Turn Away from What Should Be and Focus on What Is

I got up this morning to a problem that every human being confronts at one time or another: My time and energy are limited, and I can’t meet the demands that I’m facing right now. I think that the answer spelled out in the headline applies, not just to my immediate dilemma, but to any situation where the stakes are high. Let me begin with the problem, and derive what I think is the solution.

When I got up, I felt the hopelessness and dread that stem from a truly unmanageable workload. It’s unmanageable for several reasons:

1. There’s more than anyone can do in 40 hours a week. I’d be happy to do overtime, but…

2. I’m often in a situation where I’m facing deadlines for multiple, different mission-critical projects. This week, for example, I had to burn 110 data CDs for testing this weekend. At the same time, I needed to translate, index, post and log several data items for analysis — again, this weekend. None of this was optional — if I didn’t get to any one of these tasks, we would be looking at a schedule slip that we can’t afford. So it’s not enough for me to work overtime, since it’s literally impossible to do crucial tasks simultaneously when they have the same deadline.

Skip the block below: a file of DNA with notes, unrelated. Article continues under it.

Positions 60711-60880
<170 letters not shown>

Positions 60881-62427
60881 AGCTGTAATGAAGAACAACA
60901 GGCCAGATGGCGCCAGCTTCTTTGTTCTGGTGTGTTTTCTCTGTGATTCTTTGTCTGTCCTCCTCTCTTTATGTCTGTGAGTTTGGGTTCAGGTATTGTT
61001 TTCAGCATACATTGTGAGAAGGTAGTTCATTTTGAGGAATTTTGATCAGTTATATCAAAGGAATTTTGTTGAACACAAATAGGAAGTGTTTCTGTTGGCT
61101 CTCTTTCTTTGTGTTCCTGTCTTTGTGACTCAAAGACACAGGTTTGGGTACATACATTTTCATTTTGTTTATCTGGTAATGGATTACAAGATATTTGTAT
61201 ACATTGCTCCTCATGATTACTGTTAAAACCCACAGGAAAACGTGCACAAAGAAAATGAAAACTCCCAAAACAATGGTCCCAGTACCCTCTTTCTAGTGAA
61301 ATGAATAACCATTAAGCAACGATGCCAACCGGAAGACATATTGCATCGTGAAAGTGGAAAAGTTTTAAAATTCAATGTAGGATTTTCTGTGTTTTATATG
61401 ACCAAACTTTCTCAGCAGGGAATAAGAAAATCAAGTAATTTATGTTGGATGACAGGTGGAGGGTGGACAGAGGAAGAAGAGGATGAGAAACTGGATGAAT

3. The work requires total precision and unflagging attention. I can’t do it effectively when I’m exhausted, hungry, or depressed; I’m human, too, and I find it demoralizing to respond to constant nervous status inquiries from people who don’t understand the dimensions of my workload.

4. Other people depend on my work getting done quickly and accurately — if I don’t post data, others can’t perform analysis on it, and the program will miss crucial deadlines. If the data I post is corrupted or hard to locate, the engineers will waste precious hours restoring it or simply looking for it. In other words, if I fall behind, that places the whole program at risk.